IOS Rookit: the sky isn't falling (yet)
ge at linuxbox.org
Wed May 28 23:20:48 CDT 2008
On Thu, 29 May 2008, Steven M. Bellovin wrote:
> On Wed, 28 May 2008 10:37:05 +0100
> <michael.dillon at bt.com> wrote:
>>> So let's see - if you had a billion CPUs in your botnet, and
>>> each one could go at a billion to the second, you still need
>>> 2**69 seconds or 449,235,776,528,695 years. Not bad - only
>>> 10,000 times the amount of time this planet has been around,
>>> so yeah, that's the way they'll attack all right.
>> I didn't say that. I said that they are starting with an IOS image
>> in which there are some small number of bytes which they can possibly
>> change and still have a functional image. So it is likely that they
>> will brute force that by computing an MD5 hash on all variations of
>> those few bytes. It's like winning the lottery, you only *NEED* to
>> buy one ticket. No matter how slim the chances are of bad guys winning
>> that lottery, it is no excuse for ignoring the possibility that an
>> MD5 hash check may not be proof that you have an original image.
> Did you even look at Valdis' arithmetic? It *won't work*. It isn't
> "likely" that they'll try anything with that low a chance of success.
> As for "no matter how slim the chances" -- if you want to have even a
> vague chance of succeeding before Sol turns into a red giant, you're
> going to have to devote enormous resources to the project. (Actually,
> I don't think you can succeed even then, not by brute force -- there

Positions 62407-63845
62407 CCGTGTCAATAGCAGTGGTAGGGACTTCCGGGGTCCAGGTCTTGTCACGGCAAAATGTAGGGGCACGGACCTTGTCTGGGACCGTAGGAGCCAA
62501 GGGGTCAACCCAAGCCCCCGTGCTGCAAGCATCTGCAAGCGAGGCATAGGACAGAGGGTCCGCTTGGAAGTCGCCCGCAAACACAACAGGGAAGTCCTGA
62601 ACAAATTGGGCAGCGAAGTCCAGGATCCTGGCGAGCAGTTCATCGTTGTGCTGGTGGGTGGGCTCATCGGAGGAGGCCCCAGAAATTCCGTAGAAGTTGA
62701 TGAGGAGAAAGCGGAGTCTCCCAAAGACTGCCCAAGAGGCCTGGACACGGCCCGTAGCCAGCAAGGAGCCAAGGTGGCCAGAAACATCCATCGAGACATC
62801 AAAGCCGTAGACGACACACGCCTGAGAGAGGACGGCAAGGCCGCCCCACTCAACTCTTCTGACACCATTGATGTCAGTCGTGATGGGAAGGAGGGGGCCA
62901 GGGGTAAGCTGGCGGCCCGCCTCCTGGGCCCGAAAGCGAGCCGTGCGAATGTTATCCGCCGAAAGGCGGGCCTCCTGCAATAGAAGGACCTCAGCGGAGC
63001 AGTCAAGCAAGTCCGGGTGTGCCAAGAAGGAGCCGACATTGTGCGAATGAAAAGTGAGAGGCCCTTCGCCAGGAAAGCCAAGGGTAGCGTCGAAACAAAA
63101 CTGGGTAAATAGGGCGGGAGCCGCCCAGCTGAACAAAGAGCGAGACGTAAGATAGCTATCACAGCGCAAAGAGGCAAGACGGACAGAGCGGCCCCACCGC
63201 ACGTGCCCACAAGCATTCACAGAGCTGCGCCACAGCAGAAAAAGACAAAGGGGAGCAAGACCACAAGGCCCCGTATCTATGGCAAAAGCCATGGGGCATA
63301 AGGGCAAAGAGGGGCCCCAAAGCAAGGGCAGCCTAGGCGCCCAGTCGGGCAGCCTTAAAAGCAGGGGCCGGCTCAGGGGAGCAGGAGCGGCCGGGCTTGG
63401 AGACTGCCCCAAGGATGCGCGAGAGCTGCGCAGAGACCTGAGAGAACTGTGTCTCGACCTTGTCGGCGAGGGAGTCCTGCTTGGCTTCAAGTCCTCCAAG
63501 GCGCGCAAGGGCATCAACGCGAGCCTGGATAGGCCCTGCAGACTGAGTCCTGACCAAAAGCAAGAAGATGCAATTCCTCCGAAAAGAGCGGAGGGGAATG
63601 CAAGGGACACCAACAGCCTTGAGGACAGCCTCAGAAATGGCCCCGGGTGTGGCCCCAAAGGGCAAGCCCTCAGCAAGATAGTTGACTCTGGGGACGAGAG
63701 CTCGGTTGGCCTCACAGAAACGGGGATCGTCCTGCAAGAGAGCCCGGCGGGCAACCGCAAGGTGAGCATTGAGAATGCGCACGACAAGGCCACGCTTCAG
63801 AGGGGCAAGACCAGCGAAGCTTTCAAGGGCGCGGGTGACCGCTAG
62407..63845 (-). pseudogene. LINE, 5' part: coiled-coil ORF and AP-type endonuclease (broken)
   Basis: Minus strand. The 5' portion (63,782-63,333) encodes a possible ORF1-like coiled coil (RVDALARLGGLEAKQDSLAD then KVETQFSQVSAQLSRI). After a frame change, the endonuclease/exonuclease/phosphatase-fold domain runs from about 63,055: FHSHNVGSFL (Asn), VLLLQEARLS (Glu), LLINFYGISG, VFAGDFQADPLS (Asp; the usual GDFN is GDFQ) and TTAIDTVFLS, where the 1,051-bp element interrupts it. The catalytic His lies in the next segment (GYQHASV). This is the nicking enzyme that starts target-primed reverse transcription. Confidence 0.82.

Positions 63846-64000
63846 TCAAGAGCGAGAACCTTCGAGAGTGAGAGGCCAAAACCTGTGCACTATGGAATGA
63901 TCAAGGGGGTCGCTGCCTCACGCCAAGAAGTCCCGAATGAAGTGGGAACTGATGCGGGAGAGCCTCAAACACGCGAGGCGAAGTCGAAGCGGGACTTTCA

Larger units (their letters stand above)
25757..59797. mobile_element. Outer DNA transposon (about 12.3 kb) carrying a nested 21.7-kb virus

> aren't a "small number of bytes" that can be changed, you can introduce
> "random" "typographical" errors in error messages for the SNA stack or
> some such, and if you're doing a brute force pre-image attack on MD5 any
> bit is as good as any other.) Let's put it purely in economic terms:
> which is a better way to invest your effort, building a machine (or
> botnet) with many billions of processors and still having no plausible
> chance of winning, or -- as you yourself suggest -- getting the HVAC
> contract for the data center. Or putting back doors in the chips. Or
> bribing or blackmailing coders. Or breaking into the vault where Cisco
> keeps its master RSA key. Or funding a vast research effort on
> cracking MD5 before it's replaced by SHA-512. Or *something* even
> vaguely sane, because brute-forcing MD5 isn't physically possible.
I don't understand how this disucssion got to breaking MD5 to begin with?
The whole point was that the results will be manipulated due to the
rootkit messing with the test, no?
> --Steve Bellovin, http://www.cs.columbia.edu/~smb
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